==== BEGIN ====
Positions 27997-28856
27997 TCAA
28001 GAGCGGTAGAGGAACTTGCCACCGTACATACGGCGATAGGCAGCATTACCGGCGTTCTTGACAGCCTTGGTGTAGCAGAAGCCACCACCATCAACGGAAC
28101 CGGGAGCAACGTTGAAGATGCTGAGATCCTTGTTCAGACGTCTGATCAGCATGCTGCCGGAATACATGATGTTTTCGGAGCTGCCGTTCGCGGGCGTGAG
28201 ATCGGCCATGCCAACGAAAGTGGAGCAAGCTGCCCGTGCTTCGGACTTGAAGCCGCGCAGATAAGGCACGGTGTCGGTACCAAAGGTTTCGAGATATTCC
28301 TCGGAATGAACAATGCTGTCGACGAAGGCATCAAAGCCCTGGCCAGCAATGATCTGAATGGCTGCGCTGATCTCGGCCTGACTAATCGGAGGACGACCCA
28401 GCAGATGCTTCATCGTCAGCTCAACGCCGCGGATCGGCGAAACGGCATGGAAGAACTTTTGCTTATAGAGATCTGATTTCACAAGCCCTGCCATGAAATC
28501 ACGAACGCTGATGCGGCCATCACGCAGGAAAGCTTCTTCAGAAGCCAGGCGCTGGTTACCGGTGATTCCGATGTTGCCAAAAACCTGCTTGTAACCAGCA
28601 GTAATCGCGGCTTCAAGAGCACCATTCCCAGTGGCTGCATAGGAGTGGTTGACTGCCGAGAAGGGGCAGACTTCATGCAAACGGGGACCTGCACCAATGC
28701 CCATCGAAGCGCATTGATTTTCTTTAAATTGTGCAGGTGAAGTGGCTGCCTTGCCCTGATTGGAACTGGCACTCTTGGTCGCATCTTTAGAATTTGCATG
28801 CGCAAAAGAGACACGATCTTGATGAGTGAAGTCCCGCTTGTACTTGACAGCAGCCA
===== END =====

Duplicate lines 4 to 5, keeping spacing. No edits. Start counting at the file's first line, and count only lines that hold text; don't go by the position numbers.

28101 CGGGAGCAACGTTGAAGATGCTGAGATCCTTGTTCAGACGTCTGATCAGCATGCTGCCGGAATACATGATGTTTTCGGAGCTGCCGTTCGCGGGCGTGAG
28201 ATCGGCCATGCCAACGAAAGTGGAGCAAGCTGCCCGTGCTTCGGACTTGAAGCCGCGCAGATAAGGCACGGTGTCGGTACCAAAGGTTTCGAGATATTCC